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Brylawski 1972 THE TUTTE GROTHENDIECK RING.pdf


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378

T . H . BR.YLAWSKI

ALGEBRAtmlV.

An important result in lattice-ordered vector spaces concerns a property similar
to refinability.
If S consists of all nonempty subsets of a set S ' decomposed by (finite) partitioning, then clearly, D (S) is refinable and is unique if and only if S ' is finite.
A generating set for D (S) is a subcoUection M of morphisms (with their objects)
such that no proper decomposition subcategory contains M. A minimal such generating set is termed a basis. Axiom (2.1.b) shows that an example of a basis is the set
o f all morphisms of the form s < f where s ~ S and f covers s in the partial order.
E X A M P L E 2.3. An example of a decomposition which is not refinable occurs
when S is the set of isomorphism classes Is] of finite nontrivial groups s and where
D is generated by [s']<[sl]+[s2] for all subgroups s I and s 2 o f s such that s=sls 2
and sl c~s2 = 1. Then, if D , is the dihedral group presented as {c, d [ c 4 = d 2 = (cd) 2 = 1},
it can be decomposed into the irreducible subgroups {1, d} and {1, c, c z, c 3} isomorphic to Z 2 and Z 4 respectively. However, it can also be decomposed into {I, d}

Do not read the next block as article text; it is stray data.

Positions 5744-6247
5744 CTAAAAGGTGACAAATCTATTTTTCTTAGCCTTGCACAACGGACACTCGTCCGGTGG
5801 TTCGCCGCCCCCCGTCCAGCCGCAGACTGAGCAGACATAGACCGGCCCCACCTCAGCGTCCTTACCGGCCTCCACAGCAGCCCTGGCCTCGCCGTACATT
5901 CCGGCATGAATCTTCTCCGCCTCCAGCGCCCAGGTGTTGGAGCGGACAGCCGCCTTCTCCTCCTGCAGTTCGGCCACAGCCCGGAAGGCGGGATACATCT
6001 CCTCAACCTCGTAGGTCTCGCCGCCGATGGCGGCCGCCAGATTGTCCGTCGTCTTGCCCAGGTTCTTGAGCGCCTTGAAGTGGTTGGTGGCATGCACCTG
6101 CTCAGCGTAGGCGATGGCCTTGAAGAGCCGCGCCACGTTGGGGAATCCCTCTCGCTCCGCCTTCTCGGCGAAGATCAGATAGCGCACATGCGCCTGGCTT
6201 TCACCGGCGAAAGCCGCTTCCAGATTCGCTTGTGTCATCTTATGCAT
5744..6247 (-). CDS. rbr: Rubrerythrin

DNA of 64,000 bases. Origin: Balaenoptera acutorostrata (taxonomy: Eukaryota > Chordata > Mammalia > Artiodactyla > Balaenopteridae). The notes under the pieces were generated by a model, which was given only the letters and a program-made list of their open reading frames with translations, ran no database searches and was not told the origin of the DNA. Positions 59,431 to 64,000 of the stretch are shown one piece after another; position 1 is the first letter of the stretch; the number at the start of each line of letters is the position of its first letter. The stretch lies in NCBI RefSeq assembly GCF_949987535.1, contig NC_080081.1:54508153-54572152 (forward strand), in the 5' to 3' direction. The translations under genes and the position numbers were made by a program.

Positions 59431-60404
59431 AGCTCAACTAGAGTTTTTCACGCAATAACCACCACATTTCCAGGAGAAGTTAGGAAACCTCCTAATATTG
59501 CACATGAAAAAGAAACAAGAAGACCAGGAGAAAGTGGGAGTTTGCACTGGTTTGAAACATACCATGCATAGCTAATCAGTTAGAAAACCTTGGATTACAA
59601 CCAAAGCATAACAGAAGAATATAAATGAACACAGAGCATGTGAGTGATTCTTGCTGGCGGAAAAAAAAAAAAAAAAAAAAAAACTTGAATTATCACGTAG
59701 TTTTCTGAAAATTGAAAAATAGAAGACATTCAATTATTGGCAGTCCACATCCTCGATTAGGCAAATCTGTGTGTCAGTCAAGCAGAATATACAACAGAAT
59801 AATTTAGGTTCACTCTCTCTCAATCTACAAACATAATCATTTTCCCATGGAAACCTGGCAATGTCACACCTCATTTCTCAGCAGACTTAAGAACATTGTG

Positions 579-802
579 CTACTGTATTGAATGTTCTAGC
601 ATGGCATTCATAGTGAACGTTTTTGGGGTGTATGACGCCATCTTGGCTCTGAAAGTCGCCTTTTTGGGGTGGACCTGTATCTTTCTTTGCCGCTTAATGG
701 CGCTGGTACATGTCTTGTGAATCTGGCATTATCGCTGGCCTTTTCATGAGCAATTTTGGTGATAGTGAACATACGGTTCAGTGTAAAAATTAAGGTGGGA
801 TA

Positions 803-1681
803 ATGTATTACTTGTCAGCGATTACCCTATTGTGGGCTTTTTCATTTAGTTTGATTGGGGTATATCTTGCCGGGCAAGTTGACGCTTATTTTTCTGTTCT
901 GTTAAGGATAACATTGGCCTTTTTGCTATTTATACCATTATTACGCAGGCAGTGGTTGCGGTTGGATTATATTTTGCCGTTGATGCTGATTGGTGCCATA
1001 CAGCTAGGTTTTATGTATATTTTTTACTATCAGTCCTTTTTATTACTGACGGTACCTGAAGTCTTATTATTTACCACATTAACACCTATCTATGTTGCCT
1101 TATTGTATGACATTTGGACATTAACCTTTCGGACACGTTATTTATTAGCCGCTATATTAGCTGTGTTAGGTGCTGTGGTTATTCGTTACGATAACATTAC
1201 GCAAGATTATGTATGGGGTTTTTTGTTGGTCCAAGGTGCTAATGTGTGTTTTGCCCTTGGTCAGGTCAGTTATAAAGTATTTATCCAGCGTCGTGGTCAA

and {I, c 2, cd, c3d} the latter subgroup being further decomposable into {1, cd} and
{I, c3d}, and hence we have the two decompositions D , < Z 2 + Z , and D 4 < Z 2 + Z 2
+ Z z with no common refinement.
D E F I N I T I O N 2.4. An integer decomposition D(N) is one in which N is some
subset of the positive integers and for each morphism n < ~ i n, ni<n (as integers).
A decomposition D is strictly finite if there exists a functor T from D into an integer
decomposition which sends nonidentities into nonidentities. It is easy to see that a
decomposition is strictly finite if and only if all chains from a given s have bounded.
length 1(s); hence a strictly finite decomposition is finite and a unique decomposition
is strictly finite (e.g. we can let T ( s ) = III, where I is a full decomposition of s).
D E F I N I T I O N 2.5. Let D l (S) and D 2 ( S ) be two strictly finite decompositions
on the same set with nonidentity preserving functors Tl and T2 mapping D 1 (S) and
D 2 (S) into the same integer decomposition D (N) such that the following diagram
is commutative for the canonical injections iI and i2, and some function f :

D2(S)

DI(S)

D(N)